Hark! Is that the merry thud of the Christmas post, or rather, the post-Christmas post landing on the mat? The arrival of the seed catalogues is – for sad old me anyway – part of the magic of the season. It might be dire and dismal outside, but inside their glossy pages it’s already high summer and looking gorgeous. The fact that these are just pictures and ideas of what could appear after laborious sowing, growing and nurturing is, right now, in the depths of winter, a side issue. I’m ashamed to say that even before the turkey’s cold I’m ready to settle down in front of the fire with a pile of them and start my spring dreaming.
Seed sowing trends for 2016
The gardening world turns fairly slowly, so many of last year’s trends are still in our minds for this year, but the seed catalogues are a good place to look for up-and-coming ideas, especially for new plants and new colour schemes. The pastel colours of a few years ago are becoming a bit deeper, more muted; I’m enjoying the coppery tones, faded dusky pinks and the ‘antique’ look, that’s popular at the moment.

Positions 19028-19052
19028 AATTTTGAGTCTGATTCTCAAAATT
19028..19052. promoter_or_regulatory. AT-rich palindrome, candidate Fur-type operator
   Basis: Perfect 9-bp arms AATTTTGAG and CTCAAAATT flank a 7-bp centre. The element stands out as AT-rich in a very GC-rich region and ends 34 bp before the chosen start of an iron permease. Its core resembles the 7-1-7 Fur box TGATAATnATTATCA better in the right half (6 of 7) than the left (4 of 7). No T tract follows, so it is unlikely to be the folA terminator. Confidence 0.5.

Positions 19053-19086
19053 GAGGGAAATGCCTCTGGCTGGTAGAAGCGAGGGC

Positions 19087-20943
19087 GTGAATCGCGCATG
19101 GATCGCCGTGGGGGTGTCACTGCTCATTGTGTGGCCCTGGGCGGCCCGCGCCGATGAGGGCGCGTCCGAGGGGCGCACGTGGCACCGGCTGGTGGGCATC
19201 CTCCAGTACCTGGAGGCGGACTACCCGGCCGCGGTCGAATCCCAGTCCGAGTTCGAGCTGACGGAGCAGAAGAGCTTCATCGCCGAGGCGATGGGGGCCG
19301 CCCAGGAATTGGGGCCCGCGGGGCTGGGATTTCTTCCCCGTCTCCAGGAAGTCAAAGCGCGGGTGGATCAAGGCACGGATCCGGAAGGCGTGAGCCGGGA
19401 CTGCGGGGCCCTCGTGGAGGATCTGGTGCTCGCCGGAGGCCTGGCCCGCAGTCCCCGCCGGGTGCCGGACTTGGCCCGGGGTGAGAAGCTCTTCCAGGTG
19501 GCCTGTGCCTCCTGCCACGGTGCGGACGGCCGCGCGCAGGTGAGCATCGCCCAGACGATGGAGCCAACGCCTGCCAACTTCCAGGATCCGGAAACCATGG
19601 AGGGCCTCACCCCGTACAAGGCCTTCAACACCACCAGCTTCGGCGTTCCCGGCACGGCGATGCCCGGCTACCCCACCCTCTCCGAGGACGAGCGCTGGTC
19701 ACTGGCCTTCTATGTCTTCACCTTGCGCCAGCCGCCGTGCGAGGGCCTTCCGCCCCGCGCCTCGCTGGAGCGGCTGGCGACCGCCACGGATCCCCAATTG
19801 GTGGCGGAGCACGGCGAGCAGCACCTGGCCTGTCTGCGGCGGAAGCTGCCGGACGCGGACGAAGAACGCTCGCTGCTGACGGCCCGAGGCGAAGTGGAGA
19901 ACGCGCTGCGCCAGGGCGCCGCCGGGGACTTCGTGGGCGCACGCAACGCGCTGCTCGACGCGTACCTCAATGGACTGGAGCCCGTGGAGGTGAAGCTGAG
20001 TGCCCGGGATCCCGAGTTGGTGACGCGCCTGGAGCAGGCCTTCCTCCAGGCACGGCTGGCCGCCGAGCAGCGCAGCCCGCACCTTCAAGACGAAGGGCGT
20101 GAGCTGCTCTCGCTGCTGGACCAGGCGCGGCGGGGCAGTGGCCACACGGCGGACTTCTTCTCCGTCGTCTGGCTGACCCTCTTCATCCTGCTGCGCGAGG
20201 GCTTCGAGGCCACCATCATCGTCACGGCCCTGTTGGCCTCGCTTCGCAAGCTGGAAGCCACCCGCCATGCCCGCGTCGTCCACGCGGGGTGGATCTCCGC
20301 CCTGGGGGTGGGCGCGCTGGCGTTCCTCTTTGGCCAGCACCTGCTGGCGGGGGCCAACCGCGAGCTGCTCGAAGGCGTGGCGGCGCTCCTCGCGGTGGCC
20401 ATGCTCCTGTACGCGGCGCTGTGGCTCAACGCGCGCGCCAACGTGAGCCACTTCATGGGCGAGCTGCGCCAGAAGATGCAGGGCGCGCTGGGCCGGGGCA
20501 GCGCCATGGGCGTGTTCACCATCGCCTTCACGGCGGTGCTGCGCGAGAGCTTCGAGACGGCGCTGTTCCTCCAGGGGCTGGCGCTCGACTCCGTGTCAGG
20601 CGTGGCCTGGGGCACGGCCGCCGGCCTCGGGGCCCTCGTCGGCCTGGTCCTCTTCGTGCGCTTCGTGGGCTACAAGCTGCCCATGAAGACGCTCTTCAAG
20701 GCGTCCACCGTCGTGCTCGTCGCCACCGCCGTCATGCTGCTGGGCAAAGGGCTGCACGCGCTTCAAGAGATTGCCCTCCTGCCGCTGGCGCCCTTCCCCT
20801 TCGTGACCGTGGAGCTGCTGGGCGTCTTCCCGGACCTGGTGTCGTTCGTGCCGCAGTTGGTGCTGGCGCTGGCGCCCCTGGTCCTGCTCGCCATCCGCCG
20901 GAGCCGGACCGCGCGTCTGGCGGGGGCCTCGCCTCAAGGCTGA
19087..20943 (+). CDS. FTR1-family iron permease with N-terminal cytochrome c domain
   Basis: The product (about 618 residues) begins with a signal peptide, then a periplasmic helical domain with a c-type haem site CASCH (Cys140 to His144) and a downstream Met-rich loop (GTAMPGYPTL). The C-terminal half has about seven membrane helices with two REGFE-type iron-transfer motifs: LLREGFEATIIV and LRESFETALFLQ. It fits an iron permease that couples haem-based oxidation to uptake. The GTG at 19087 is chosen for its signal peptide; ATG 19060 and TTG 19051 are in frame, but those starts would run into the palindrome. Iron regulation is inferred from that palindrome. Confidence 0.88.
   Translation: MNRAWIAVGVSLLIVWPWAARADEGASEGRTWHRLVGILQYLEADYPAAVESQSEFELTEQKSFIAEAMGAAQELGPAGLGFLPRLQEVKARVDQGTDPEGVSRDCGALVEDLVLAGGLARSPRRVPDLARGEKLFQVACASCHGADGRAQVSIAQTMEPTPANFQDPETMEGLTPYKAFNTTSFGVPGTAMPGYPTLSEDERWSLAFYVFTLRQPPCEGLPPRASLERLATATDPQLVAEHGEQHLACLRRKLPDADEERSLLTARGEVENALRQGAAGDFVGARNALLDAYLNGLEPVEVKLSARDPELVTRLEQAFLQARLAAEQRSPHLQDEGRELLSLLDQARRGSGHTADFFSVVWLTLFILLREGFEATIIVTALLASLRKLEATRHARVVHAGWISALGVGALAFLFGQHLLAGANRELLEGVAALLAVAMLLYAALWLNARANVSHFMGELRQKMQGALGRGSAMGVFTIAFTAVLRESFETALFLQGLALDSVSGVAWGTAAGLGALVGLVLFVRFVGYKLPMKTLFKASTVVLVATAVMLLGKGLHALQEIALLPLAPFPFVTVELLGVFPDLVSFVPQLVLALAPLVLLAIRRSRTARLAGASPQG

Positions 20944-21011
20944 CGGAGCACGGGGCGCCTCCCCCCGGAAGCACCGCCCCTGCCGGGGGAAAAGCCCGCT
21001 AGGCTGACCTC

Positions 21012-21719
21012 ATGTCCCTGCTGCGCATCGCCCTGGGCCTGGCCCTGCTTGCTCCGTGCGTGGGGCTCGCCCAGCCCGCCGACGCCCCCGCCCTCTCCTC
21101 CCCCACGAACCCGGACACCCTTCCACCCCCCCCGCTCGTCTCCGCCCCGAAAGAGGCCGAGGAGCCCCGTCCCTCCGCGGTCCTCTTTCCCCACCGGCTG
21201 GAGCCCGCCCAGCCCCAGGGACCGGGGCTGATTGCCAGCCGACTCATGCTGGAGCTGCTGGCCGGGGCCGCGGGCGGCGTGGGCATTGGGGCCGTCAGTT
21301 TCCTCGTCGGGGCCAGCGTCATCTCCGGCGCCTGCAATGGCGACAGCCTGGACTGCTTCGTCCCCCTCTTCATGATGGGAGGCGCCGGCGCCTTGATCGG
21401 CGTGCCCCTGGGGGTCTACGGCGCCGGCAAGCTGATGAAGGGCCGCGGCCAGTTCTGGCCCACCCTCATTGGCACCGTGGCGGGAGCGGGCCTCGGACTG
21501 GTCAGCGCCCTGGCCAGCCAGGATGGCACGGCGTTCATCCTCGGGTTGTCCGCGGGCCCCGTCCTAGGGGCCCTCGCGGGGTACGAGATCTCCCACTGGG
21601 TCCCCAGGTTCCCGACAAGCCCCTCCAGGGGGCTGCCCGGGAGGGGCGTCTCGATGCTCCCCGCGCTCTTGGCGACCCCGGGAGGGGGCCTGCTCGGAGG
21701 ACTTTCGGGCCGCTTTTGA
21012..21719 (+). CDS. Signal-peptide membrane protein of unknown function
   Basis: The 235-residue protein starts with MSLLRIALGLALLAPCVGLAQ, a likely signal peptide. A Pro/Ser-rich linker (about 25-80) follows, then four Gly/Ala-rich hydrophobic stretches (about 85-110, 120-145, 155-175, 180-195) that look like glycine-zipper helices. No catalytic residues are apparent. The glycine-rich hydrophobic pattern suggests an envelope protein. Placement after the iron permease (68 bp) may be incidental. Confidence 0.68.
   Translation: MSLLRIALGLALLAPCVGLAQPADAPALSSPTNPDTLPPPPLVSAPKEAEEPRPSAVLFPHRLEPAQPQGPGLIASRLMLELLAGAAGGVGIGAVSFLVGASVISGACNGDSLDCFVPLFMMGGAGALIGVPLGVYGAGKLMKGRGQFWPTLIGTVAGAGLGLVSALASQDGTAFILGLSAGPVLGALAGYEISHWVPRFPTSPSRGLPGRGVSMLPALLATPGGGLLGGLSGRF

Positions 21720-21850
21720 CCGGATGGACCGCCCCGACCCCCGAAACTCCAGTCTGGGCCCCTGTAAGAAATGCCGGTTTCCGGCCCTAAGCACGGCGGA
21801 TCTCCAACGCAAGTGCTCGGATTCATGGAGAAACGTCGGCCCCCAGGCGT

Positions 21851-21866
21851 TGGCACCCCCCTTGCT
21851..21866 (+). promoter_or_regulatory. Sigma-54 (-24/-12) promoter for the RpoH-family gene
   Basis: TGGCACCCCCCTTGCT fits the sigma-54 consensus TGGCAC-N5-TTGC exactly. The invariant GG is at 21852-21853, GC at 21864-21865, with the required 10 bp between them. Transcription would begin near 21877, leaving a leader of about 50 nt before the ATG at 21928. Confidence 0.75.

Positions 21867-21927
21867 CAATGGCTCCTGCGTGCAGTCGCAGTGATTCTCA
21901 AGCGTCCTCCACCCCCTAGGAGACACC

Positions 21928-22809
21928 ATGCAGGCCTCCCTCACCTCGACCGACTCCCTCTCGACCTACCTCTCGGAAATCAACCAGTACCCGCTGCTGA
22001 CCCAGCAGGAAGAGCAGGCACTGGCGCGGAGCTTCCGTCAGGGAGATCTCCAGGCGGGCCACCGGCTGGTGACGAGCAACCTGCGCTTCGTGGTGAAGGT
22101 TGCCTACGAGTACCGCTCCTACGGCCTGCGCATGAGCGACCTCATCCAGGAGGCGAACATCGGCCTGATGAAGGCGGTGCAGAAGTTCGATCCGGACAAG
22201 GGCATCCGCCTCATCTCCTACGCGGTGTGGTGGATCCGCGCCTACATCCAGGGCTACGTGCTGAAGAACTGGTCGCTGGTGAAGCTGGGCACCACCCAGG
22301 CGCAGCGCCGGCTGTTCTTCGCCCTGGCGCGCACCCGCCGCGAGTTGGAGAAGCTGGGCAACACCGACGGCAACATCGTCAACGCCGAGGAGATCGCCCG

Heirloom varieties – There are also subtle changes on the grow-your-own front, and more people are growing heirloom vegetables. There’s a huge range of crops available now: everything from rainbow carrots and purple-pod peas to beetroot with a candy stripe. We’re also growing for flavour and for the un-buyable taste of home-grown and freshly harvested. The heirloom, or heritage, tag is banded about in much the same way as ‘vintage’ and ‘retro’ are used in fashion and interiors, but to be a proper heirloom variety, the seed needs to be at least 70 years old and ‘open pollinated’. This means that it will reliably come true from collected seed each year so, in theory at least, you need only buy once. Heirloom vegetables are renowned for their flavour, rather than supermarket uniformity. If you want an ‘uber’ crop (think of all those lovely straight rows standing to attention) then choose an F1 variety. This denotes seed that has been bred to create a champion plant with all the best characteristics of its parents, plus an enigmatic superpower called ‘hybrid vigour’ to make the seed extra fast growing and high yielding. These are the racehorses of the seed world, so they come at a price; not quite the price of a racehorse, but much more expensive than ordinary seed.